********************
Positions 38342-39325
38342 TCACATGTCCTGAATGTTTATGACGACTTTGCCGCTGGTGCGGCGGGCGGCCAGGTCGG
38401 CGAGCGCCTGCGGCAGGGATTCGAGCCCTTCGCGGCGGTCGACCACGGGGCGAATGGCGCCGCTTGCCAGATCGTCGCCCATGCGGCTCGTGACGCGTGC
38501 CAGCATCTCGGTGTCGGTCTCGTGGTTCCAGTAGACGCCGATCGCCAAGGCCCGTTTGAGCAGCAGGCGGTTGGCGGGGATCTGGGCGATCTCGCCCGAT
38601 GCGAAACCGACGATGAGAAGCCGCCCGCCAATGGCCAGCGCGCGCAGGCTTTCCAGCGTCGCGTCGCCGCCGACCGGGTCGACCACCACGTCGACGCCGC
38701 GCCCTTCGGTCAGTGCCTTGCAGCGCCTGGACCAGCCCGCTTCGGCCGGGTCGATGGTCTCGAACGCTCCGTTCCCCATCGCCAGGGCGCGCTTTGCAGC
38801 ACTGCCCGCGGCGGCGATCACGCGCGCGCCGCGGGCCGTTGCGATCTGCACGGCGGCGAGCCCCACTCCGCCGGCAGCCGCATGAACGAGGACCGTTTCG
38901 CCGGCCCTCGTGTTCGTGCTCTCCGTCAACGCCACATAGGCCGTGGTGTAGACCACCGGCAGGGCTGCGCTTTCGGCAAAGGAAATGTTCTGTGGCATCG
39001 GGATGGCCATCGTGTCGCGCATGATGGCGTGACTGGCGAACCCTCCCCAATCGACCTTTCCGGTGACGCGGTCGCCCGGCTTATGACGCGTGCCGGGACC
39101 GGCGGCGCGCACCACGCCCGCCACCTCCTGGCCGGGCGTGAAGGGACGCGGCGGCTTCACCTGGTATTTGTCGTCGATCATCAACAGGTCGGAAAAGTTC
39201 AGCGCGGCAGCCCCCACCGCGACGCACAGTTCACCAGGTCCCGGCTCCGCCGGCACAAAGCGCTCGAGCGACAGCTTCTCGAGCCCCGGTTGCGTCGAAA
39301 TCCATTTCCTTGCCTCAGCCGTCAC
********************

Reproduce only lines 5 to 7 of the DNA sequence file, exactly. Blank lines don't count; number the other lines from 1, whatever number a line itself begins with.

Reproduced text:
38601 GCGAAACCGACGATGAGAAGCCGCCCGCCAATGGCCAGCGCGCGCAGGCTTTCCAGCGTCGCGTCGCCGCCGACCGGGTCGACCACCACGTCGACGCCGC
38701 GCCCTTCGGTCAGTGCCTTGCAGCGCCTGGACCAGCCCGCTTCGGCCGGGTCGATGGTCTCGAACGCTCCGTTCCCCATCGCCAGGGCGCGCTTTGCAGC
38801 ACTGCCCGCGGCGGCGATCACGCGCGCGCCGCGGGCCGTTGCGATCTGCACGGCGGCGAGCCCCACTCCGCCGGCAGCCGCATGAACGAGGACCGTTTCG